My good friend Ivan Gabor had back surgery.  Done badly enough that he could have sued the surgeon for malpractice. He did not.

 

When I asked him why, he said: “I do not have much time left to live. Why would I spend the little time I have left in court?”

 

He did not deny his death. He knew it was coming. Soon. So he spent his life on what counts.

 

I, on the other hand, I am in denial of death.

 

When my mother was dying, I ran to be next to her the last days of her life. But, I was not next to her while she was alive.

 

What is going on?

 

I deny death. I do not consider it as a possibility to the degree that it affects my actions. It is as if I assumed that since life was forever, what is the rush ? There is time.  I will see my Mom sooner or later…I rushed to be with her only when there was no more “later.” Only when told that death was imminent, did I spring to action .

 

If we do NOT deny death, if we recognize it is coming,  our actions will be totally different.

 

For instance, ask yourself , if the doctor told you today that you have six months to live, would you do what you are planning to do the next six months, or would you say, stop: I have only six months to live, and I do not want to spend them in court, or at work I hate, or with a person I cannot stand?

 

Our actions depend on whether we project death as a possibility or not.

 

We fail to do that. At least, I fail to do that.

 

I think it is too scary to imagine death. And thus, I direct my actions based on a scenario that projects death as being very, very far off.  Far enough to be ignored.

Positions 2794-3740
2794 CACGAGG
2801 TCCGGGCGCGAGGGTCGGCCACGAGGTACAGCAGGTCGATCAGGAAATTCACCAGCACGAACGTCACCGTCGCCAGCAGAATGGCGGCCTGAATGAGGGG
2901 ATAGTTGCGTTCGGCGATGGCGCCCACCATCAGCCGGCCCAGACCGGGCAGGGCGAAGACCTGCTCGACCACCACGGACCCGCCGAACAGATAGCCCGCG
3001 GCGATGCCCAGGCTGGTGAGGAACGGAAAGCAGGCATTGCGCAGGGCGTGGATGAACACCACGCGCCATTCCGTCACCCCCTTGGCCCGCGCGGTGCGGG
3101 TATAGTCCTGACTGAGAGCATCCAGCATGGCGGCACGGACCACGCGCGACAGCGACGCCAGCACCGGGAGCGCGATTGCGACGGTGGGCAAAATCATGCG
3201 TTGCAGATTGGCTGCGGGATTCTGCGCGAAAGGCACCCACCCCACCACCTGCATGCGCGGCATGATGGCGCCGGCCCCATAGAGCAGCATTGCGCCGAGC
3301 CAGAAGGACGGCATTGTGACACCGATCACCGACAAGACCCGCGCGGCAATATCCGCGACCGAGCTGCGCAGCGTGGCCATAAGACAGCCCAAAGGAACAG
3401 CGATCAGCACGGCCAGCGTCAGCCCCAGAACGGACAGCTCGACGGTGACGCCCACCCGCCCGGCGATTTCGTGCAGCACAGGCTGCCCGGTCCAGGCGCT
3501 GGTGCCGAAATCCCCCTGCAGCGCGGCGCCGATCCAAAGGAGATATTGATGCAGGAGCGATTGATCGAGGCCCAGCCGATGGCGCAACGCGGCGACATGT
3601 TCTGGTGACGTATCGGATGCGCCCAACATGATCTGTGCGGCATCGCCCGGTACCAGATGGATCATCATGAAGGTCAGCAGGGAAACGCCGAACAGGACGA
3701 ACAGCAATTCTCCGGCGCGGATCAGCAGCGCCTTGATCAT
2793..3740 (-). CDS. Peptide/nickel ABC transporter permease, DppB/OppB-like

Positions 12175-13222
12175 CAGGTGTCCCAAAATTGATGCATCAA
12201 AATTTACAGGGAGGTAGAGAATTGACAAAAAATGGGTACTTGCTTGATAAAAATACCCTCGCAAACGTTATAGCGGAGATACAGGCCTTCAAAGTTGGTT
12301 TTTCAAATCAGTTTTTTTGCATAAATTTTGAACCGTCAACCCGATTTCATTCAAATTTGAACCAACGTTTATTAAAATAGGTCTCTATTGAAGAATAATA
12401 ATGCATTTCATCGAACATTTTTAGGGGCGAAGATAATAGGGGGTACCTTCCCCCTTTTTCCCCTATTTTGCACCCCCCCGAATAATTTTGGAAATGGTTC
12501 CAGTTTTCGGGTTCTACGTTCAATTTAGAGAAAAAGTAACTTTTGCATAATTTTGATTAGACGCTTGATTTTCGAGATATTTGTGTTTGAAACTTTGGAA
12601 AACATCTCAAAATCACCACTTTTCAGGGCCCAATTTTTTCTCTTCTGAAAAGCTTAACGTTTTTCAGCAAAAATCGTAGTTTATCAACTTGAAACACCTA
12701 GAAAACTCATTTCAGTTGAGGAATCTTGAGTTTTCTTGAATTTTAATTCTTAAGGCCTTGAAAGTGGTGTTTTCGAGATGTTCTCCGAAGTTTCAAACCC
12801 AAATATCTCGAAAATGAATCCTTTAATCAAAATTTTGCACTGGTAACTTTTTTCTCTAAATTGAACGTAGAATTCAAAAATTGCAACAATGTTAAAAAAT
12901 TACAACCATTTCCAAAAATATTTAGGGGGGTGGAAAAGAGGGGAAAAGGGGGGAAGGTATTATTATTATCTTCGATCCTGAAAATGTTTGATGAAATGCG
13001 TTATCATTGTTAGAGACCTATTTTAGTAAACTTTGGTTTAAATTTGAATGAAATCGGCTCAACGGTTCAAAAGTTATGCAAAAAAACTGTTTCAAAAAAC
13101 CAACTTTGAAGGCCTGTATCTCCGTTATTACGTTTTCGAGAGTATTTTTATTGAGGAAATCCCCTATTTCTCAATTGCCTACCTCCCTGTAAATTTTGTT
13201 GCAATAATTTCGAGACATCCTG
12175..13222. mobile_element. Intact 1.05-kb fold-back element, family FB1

It is much more convenient to assume, we will live forever, that there is time, and there is no pressure to make choices . Just let it be and live life as it comes…

 

Natural but not smart.

 

The saying “life is short” is not a stupid saying and should be taken seriously. Life is short, and it is not a general rehearsal. There is no second show. That is it. So are we “spending our time in court,” or squeezing the most out of the minutes left being alive?

 

And when we argue, consider how important is it to win the argument if we are going to die soon anyway.  All at once all those interpersonal fights, ego trips, money chasing…everything is dwarfed if death is at the door.

 

Maybe that should be a thought that governs our behavior. Maybe by  accepting the reality of death-truly accepting it, behaviorally acknowledging it-we will make better choices and  derive more peace from our life.

 

I should read and re-read this blog myself and learn it by heart.

 

Sincerely,

 

Dr. Ichak Kalderon Adizes